For the majority of cases, species-level conservation is impractical; biodiversity per se may be what we care about in the long run. But quantifying biodiversity is still tricky, and a reserve that protects biodiversity may see individual species move in and out as the climate changes, like actors moving on and off a stage. There’s some evidence that geodiversity is strongly correlated with biodiversity; in other words, that more elaborate stages can hold more actors, ecologically speaking. Plus, geological diversity is easier to map out, and we’ve already got highly detailed geological maps in many parts of the world. So, may make sense (in some cases) to take what Mac Hunter and others called a “coarse-filter” strategy — one that focuses on the larger scales of biodiversity, rather than a fine-filter scale that focuses on the conservation of individual species.
The idea of “conserving nature’s stage,” or CNS, was the topic of a 2013 workshop that led to a special section in Conservation Biology last month. It includes a number of papers outlining the concepts, scientific support, challenges, and opportunities behind the idea (you can find a .pdf of the collected special issue plus supplemental information here). As the resident paleoecologist, I was part of an author team that took a “2.5 million year perspective” on the CNS approach. As I mentioned above, a paleoecological perspective should make anyone skeptical of community-based conservation frameworks so a CNS approach may make a lot of sense for some areas — especially those where we’re really short on biodiversity data.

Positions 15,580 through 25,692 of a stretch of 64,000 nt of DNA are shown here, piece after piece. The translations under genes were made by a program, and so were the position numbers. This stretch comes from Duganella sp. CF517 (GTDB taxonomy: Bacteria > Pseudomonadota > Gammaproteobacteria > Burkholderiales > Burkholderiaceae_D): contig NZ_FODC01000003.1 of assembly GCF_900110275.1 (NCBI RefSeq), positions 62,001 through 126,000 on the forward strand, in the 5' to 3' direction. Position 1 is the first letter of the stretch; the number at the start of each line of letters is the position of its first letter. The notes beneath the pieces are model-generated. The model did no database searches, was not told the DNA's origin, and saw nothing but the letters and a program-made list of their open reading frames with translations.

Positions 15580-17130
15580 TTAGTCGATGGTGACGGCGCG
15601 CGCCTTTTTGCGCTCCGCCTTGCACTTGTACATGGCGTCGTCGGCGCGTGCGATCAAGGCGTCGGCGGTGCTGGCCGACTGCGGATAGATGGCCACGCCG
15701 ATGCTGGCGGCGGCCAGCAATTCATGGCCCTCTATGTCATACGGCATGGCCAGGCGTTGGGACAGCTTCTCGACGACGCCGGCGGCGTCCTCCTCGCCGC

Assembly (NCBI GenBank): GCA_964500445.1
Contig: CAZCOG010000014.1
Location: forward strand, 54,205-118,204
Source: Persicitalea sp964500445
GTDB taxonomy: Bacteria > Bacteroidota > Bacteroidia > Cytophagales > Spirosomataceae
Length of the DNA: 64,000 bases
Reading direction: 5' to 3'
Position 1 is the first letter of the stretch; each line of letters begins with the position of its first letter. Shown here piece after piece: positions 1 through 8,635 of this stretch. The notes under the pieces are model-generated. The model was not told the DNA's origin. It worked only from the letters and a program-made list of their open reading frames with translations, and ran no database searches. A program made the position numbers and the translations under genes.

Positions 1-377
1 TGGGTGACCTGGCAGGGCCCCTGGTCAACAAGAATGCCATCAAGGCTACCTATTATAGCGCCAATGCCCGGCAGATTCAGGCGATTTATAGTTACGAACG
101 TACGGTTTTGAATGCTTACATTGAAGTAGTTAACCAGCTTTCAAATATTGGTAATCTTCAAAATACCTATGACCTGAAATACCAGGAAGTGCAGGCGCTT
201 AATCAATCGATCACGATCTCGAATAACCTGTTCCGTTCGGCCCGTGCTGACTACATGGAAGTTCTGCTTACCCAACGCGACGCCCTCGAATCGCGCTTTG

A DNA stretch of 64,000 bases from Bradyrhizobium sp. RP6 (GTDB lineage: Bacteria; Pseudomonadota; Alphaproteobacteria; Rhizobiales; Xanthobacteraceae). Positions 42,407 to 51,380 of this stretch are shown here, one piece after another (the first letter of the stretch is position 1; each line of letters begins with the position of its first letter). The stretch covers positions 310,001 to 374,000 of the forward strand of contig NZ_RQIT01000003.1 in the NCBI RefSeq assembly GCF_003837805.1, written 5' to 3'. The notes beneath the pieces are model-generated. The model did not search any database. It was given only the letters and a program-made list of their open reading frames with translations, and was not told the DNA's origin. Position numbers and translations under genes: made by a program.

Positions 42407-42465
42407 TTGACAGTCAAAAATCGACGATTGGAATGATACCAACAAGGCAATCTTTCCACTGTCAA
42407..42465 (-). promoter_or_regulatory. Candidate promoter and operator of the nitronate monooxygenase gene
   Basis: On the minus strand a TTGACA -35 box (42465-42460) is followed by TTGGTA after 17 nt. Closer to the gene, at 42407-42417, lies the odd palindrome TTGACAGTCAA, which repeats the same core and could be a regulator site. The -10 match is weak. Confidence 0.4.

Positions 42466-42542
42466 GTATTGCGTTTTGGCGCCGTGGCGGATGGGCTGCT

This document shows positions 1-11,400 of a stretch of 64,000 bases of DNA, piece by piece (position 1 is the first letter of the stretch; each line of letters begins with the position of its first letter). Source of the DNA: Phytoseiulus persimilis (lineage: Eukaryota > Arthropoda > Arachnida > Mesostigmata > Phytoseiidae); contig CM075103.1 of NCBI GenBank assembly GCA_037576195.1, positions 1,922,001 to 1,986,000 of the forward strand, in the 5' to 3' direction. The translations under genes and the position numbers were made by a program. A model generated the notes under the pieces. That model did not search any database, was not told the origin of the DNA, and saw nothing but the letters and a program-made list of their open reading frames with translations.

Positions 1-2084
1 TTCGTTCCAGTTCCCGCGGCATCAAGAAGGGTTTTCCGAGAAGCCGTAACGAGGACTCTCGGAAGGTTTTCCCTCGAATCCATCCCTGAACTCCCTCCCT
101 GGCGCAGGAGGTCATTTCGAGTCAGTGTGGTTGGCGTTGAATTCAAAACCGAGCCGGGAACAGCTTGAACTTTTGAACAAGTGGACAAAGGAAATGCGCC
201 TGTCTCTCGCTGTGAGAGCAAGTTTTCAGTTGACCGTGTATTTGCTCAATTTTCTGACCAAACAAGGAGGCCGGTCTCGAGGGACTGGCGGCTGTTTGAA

We did raise a few key issues raised in the paper, though: first, not all species are created equal, and it’s still worthwhile protecting keystone species (for example, a bison-grazed prairie is more biodiverse than a monoculture of grasses). Another issue is that not all landforms are equally “durable.” A founding principle of behind CNS is that the “enduring features” of the stage will be relatively unchanged over evolutionary timescales, and thus while there may be biotic turnover as the environment changes, the net biodiversity should remain roughly the same. Sand dunes migrate in dry periods, lakes fill in, rivers change course, cliff faces fall. In many cases, climate change will exacerbate landform change, as rates and patterns of erosion, sea level, rainfall are altered.
Ultimately, climate change is going to require is to get creative when it comes to conservation; traditional strategies may no longer work, and there will be no silver bullet solution. Conservation agencies like The Nature Conservancy recognize the need to think outside the box when it comes to climate change and conservation, and many are very interested in a CNS approach to reserve design. Emerging and controversial techniques like rewilding, managed relocation of species, CNS, and potentially even de-extinction may be useful one to consider in our tool-kit, but it still need some serious science behind them. That means it’s time to put the dead to work.